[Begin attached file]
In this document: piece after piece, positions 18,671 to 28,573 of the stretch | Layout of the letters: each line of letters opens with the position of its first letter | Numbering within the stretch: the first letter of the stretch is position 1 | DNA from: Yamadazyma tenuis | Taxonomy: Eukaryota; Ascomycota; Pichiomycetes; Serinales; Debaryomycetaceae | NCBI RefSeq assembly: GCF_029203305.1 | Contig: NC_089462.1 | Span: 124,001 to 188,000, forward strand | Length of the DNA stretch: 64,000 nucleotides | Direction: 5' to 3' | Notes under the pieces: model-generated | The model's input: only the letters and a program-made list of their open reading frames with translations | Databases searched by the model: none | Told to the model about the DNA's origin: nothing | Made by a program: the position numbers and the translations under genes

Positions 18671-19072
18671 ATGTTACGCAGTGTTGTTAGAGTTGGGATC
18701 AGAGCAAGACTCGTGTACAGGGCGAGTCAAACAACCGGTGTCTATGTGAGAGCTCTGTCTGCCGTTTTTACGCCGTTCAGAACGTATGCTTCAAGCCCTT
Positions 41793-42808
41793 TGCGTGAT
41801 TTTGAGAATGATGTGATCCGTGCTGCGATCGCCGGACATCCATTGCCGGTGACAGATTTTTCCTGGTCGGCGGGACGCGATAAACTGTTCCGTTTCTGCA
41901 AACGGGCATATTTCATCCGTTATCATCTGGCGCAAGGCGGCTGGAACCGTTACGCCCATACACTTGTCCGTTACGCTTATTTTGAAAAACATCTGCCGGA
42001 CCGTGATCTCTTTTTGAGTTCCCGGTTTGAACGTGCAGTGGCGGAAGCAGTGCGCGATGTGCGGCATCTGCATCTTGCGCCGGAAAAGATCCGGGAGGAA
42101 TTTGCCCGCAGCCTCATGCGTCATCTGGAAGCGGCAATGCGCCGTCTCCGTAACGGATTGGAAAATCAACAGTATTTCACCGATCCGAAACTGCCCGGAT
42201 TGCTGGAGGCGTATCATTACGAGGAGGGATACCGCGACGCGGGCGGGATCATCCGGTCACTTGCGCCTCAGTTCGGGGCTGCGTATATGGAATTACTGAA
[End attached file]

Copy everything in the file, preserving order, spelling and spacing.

In this document: piece after piece, positions 18,671 to 28,573 of the stretch | Layout of the letters: each line of letters opens with the position of its first letter | Numbering within the stretch: the first letter of the stretch is position 1 | DNA from: Yamadazyma tenuis | Taxonomy: Eukaryota; Ascomycota; Pichiomycetes; Serinales; Debaryomycetaceae | NCBI RefSeq assembly: GCF_029203305.1 | Contig: NC_089462.1 | Span: 124,001 to 188,000, forward strand | Length of the DNA stretch: 64,000 nucleotides | Direction: 5' to 3' | Notes under the pieces: model-generated | The model's input: only the letters and a program-made list of their open reading frames with translations | Databases searched by the model: none | Told to the model about the DNA's origin: nothing | Made by a program: the position numbers and the translations under genes

Positions 18671-19072
18671 ATGTTACGCAGTGTTGTTAGAGTTGGGATC
18701 AGAGCAAGACTCGTGTACAGGGCGAGTCAAACAACCGGTGTCTATGTGAGAGCTCTGTCTGCCGTTTTTACGCCGTTCAGAACGTATGCTTCAAGCCCTT
Positions 41793-42808
41793 TGCGTGAT
41801 TTTGAGAATGATGTGATCCGTGCTGCGATCGCCGGACATCCATTGCCGGTGACAGATTTTTCCTGGTCGGCGGGACGCGATAAACTGTTCCGTTTCTGCA
41901 AACGGGCATATTTCATCCGTTATCATCTGGCGCAAGGCGGCTGGAACCGTTACGCCCATACACTTGTCCGTTACGCTTATTTTGAAAAACATCTGCCGGA
42001 CCGTGATCTCTTTTTGAGTTCCCGGTTTGAACGTGCAGTGGCGGAAGCAGTGCGCGATGTGCGGCATCTGCATCTTGCGCCGGAAAAGATCCGGGAGGAA
42101 TTTGCCCGCAGCCTCATGCGTCATCTGGAAGCGGCAATGCGCCGTCTCCGTAACGGATTGGAAAATCAACAGTATTTCACCGATCCGAAACTGCCCGGAT
42201 TGCTGGAGGCGTATCATTACGAGGAGGGATACCGCGACGCGGGCGGGATCATCCGGTCACTTGCGCCTCAGTTCGGGGCTGCGTATATGGAATTACTGAA